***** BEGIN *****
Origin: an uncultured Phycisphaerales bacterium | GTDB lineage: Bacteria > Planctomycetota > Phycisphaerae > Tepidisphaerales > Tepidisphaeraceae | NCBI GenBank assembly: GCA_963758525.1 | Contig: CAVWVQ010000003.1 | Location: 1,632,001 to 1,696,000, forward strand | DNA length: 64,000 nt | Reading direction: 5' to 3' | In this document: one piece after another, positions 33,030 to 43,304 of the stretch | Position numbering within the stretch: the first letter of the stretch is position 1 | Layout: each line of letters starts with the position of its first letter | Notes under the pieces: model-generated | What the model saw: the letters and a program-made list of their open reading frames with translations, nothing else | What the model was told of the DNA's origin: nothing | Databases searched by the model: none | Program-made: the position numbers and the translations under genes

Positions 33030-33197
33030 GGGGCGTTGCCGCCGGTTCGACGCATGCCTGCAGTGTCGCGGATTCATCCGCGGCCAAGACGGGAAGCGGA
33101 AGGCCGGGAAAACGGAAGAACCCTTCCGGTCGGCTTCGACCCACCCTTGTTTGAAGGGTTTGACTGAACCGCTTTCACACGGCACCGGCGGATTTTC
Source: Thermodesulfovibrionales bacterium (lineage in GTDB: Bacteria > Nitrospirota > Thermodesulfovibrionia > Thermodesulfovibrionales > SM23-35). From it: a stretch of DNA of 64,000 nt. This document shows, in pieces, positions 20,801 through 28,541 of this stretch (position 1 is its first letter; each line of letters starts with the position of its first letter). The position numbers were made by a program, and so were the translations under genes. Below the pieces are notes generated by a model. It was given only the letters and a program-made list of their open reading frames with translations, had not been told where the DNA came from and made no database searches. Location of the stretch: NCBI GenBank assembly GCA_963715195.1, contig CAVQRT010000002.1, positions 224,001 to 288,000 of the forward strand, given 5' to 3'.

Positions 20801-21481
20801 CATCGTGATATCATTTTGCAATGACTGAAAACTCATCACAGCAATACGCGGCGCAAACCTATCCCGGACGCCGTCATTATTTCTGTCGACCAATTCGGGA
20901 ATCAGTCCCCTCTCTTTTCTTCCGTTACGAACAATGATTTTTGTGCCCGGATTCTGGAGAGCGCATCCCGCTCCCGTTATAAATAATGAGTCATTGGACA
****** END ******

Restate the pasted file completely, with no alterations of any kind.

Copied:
Origin: an uncultured Phycisphaerales bacterium | GTDB lineage: Bacteria > Planctomycetota > Phycisphaerae > Tepidisphaerales > Tepidisphaeraceae | NCBI GenBank assembly: GCA_963758525.1 | Contig: CAVWVQ010000003.1 | Location: 1,632,001 to 1,696,000, forward strand | DNA length: 64,000 nt | Reading direction: 5' to 3' | In this document: one piece after another, positions 33,030 to 43,304 of the stretch | Position numbering within the stretch: the first letter of the stretch is position 1 | Layout: each line of letters starts with the position of its first letter | Notes under the pieces: model-generated | What the model saw: the letters and a program-made list of their open reading frames with translations, nothing else | What the model was told of the DNA's origin: nothing | Databases searched by the model: none | Program-made: the position numbers and the translations under genes

Positions 33030-33197
33030 GGGGCGTTGCCGCCGGTTCGACGCATGCCTGCAGTGTCGCGGATTCATCCGCGGCCAAGACGGGAAGCGGA
33101 AGGCCGGGAAAACGGAAGAACCCTTCCGGTCGGCTTCGACCCACCCTTGTTTGAAGGGTTTGACTGAACCGCTTTCACACGGCACCGGCGGATTTTC
Source: Thermodesulfovibrionales bacterium (lineage in GTDB: Bacteria > Nitrospirota > Thermodesulfovibrionia > Thermodesulfovibrionales > SM23-35). From it: a stretch of DNA of 64,000 nt. This document shows, in pieces, positions 20,801 through 28,541 of this stretch (position 1 is its first letter; each line of letters starts with the position of its first letter). The position numbers were made by a program, and so were the translations under genes. Below the pieces are notes generated by a model. It was given only the letters and a program-made list of their open reading frames with translations, had not been told where the DNA came from and made no database searches. Location of the stretch: NCBI GenBank assembly GCA_963715195.1, contig CAVQRT010000002.1, positions 224,001 to 288,000 of the forward strand, given 5' to 3'.

Positions 20801-21481
20801 CATCGTGATATCATTTTGCAATGACTGAAAACTCATCACAGCAATACGCGGCGCAAACCTATCCCGGACGCCGTCATTATTTCTGTCGACCAATTCGGGA
20901 ATCAGTCCCCTCTCTTTTCTTCCGTTACGAACAATGATTTTTGTGCCCGGATTCTGGAGAGCGCATCCCGCTCCCGTTATAAATAATGAGTCATTGGACA